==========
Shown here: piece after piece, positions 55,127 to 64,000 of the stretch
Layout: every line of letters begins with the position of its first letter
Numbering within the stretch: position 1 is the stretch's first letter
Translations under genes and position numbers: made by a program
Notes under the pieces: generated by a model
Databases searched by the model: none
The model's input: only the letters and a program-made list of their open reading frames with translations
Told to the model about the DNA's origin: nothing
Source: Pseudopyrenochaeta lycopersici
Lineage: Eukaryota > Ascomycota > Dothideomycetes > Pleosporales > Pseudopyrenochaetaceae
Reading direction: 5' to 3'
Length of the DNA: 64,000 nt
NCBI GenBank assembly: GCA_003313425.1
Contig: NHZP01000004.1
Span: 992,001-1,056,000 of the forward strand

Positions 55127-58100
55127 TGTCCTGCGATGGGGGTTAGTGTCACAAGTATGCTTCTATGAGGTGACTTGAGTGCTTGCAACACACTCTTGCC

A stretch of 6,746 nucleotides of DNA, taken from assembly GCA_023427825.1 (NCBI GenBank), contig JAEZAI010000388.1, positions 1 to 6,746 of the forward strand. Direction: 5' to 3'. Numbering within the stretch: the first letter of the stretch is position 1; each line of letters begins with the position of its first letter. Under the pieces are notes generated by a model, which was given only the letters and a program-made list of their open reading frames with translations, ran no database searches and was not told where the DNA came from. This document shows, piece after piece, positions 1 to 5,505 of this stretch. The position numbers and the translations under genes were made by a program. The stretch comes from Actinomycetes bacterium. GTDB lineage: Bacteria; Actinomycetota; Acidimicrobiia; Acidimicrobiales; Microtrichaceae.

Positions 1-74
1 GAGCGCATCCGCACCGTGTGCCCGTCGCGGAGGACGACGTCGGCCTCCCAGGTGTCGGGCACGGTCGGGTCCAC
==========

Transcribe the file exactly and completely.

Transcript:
Shown here: piece after piece, positions 55,127 to 64,000 of the stretch
Layout: every line of letters begins with the position of its first letter
Numbering within the stretch: position 1 is the stretch's first letter
Translations under genes and position numbers: made by a program
Notes under the pieces: generated by a model
Databases searched by the model: none
The model's input: only the letters and a program-made list of their open reading frames with translations
Told to the model about the DNA's origin: nothing
Source: Pseudopyrenochaeta lycopersici
Lineage: Eukaryota > Ascomycota > Dothideomycetes > Pleosporales > Pseudopyrenochaetaceae
Reading direction: 5' to 3'
Length of the DNA: 64,000 nt
NCBI GenBank assembly: GCA_003313425.1
Contig: NHZP01000004.1
Span: 992,001-1,056,000 of the forward strand

Positions 55127-58100
55127 TGTCCTGCGATGGGGGTTAGTGTCACAAGTATGCTTCTATGAGGTGACTTGAGTGCTTGCAACACACTCTTGCC

A stretch of 6,746 nucleotides of DNA, taken from assembly GCA_023427825.1 (NCBI GenBank), contig JAEZAI010000388.1, positions 1 to 6,746 of the forward strand. Direction: 5' to 3'. Numbering within the stretch: the first letter of the stretch is position 1; each line of letters begins with the position of its first letter. Under the pieces are notes generated by a model, which was given only the letters and a program-made list of their open reading frames with translations, ran no database searches and was not told where the DNA came from. This document shows, piece after piece, positions 1 to 5,505 of this stretch. The position numbers and the translations under genes were made by a program. The stretch comes from Actinomycetes bacterium. GTDB lineage: Bacteria; Actinomycetota; Acidimicrobiia; Acidimicrobiales; Microtrichaceae.

Positions 1-74
1 GAGCGCATCCGCACCGTGTGCCCGTCGCGGAGGACGACGTCGGCCTCCCAGGTGTCGGGCACGGTCGGGTCCAC